Just across the road from the orangutan centre is the Bornean Sun Bear Conservation Centre, so of course we had to visit there as well. Entry fee was again 30myr each. The Sun Bears in this sanctuary are all bears that have been rescued from people who purchased them as cute little cubs, or from private zoos. It is illegal to keep Sun Bears in Malaysia and now there are hefty fines imposed. The Asians also used to kill these beautiful calm little bears to collect their bile ducts for some medical use. There is one man who has established this centre to save these bears and release them back into the wild once they are fit and healthy again. Most of them were received in terrible condition and all were very stress and have childhood trauma from being kept in small cages for most of their life.

We were lucky enough to see one of these agile little bears climb up a tree to get some leaves and slide back down like a fireman on a greased pole. Credit to these wonderful people who are out there trying to save the amazing animals of their country. Unfortunately, both the orangutans and sun bears are losing their natural habitat to the clearing of forests for palm tree farms. This is a whole other subject of which I can understand both sides of the coin but won’t go into it here.

After visiting the sun bears we crossed back over the road and went for lunch at the café/restaurant at the orangutan centre. The room was air conditioned and the food was priced ok, so we spent about an hour there in the cool and had some food. This brought us up to the time for the afternoon orangutan feeding at 3pm.

Walking back to the feeding platform, a guy already there pointed up to tree as we arrived. There was a mother and baby who climbed along a rope over to the platform just as the big male orangutan arrived at the platform too. Wow, this was a great family photo opportunity! Mum, Dad and baby – amazing. They were the only animals that we saw at the afternoon feeding, apparently the other orangutans and monkeys will not appear when this giant male is present. We didn’t mind because we enjoyed a great experience with just the 3 of them.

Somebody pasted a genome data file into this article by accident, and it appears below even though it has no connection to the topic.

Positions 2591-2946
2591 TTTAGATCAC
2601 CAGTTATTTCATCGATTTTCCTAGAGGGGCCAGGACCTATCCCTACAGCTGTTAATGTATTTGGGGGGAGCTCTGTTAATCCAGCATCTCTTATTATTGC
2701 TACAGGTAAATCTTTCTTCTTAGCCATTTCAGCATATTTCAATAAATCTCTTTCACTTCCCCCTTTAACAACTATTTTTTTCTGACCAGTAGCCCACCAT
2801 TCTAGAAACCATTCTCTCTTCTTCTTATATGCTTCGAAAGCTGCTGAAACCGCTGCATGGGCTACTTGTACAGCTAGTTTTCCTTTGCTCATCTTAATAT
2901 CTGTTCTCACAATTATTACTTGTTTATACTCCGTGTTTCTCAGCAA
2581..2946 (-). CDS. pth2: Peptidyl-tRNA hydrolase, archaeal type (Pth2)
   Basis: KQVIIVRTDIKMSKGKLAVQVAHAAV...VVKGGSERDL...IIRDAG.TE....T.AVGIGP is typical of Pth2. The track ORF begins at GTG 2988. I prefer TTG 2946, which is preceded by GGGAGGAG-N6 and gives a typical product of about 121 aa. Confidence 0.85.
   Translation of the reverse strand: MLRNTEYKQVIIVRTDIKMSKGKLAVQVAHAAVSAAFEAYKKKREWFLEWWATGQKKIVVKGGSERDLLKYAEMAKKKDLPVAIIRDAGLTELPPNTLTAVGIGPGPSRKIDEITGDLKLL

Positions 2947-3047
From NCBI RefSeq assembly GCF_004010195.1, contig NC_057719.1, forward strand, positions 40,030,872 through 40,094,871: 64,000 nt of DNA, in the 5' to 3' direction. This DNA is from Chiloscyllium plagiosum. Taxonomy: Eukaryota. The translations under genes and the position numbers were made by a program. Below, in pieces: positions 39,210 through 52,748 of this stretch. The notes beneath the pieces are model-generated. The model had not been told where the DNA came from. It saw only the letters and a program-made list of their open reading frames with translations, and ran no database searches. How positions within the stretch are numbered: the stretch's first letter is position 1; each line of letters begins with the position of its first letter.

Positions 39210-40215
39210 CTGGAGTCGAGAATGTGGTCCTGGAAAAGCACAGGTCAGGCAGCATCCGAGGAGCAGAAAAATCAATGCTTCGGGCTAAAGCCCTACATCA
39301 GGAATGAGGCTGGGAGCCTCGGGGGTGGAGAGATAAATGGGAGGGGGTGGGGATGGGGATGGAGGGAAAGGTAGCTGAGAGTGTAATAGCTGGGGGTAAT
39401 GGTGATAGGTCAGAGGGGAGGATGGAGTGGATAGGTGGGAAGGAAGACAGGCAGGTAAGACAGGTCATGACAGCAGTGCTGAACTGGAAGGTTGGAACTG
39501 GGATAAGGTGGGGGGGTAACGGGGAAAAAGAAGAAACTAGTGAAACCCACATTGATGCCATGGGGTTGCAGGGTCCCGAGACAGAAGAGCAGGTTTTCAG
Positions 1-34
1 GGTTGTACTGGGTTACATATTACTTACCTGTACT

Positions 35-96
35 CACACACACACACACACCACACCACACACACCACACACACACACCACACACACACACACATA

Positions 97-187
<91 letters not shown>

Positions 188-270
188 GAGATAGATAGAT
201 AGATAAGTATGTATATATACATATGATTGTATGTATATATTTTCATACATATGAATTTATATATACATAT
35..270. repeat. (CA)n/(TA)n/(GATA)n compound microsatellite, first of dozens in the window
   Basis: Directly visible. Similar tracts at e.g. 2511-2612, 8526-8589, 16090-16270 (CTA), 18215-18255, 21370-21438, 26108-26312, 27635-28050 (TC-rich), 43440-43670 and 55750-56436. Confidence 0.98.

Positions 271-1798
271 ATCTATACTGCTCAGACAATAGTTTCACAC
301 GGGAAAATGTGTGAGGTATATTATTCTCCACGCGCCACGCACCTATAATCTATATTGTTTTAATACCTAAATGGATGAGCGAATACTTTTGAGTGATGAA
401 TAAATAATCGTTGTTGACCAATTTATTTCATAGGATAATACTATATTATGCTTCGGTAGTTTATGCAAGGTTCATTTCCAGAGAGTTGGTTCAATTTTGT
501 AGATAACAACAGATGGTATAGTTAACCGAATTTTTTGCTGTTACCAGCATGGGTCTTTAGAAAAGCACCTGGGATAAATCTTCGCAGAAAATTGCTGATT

What a great day we had today. This is what we come to Borneo for to see these amazing creatures and we were definitely not disappointed.
Before joining the van, we grabbed a cold drink from the café and some takeaways to have with our rum back at the bungalow.

The sky today, although full of fluffy white clouds, was mostly a brilliant blue. It was hot and humid, so we all needed a shower to wash off the days sweat, but what a great day!

First up showers for everyone, then dinner at the accommodation.

Thursday 25th October 2018 – day 119 Sepilok

I was awoken several times during the night by the sound of rain falling on the roof. Not a problem, I went back to sleep thinking it’s ok if it rains in the night, then the days will be clear. Wishful dreaming on my part, when we woke it was still raining, but only lightly. We managed to walk up to the restaurant for breakfast without getting wet.

Wasn’t long before the rain became heavier and we decided to hang out to see if it would easy off. Our plan for today was to catch a GRAB car to Labuk Bay Proboscis Monkey Sanctuary, which is about 25km from our accommodation. The sanctuary has 4 feedings per day at 2 different platforms, 2 in the morning and 2 in the afternoon. No animal is going to come out in the pouring rain even if they are getting easy food, so we decided to wait until the afternoon hoping the weather would clear a little.

Seems the sun gods were shining on us as the rain eased by about 11am and the sun started to peek through. The afternoon feeds were at 2.30 and 4.30 so we decided to call a car and drive over and have lunch at the sanctuary then go to these 2 afternoon feeds. By the time we arrived at the ticket gate the sun was out and there was lots of blue sky, so we had made the correct decision.

What we didn’t know was that the feeding platforms were 3km from the ticket gate and then they were 1km apart from each other. Luckily our car had not driven off in a hurry as it was obvious that we were going to need him for the entire visit. What started off as a cheap 20 myr = $7 GRAB ride, turned into a 135myr = $46 charter for the day. This was still very cheap for just $11.50 per person, we had a car and driver to take us there and back and then wait around for 5 hours and drive us back and forth between the 2 view platforms. There was no way we could have walked this as the day had turned very hot very quick with no shade along the roadside.

Entry was a hefty 60 myr = $20 per person (double the price of the orangutans and sun bears) plus 10 myr for cameras. But by the end of the day, we all agreed the entry fee was worth it.

Our driver firstly drove us to the platform B area as this was where the restaurant was. Food was basic and moderately priced and nothing spectacular. We had our first glimpses of the funny nosed monkeys from our lunch room. At 2pm we were driven back to platform A for the 2.30pm feeding.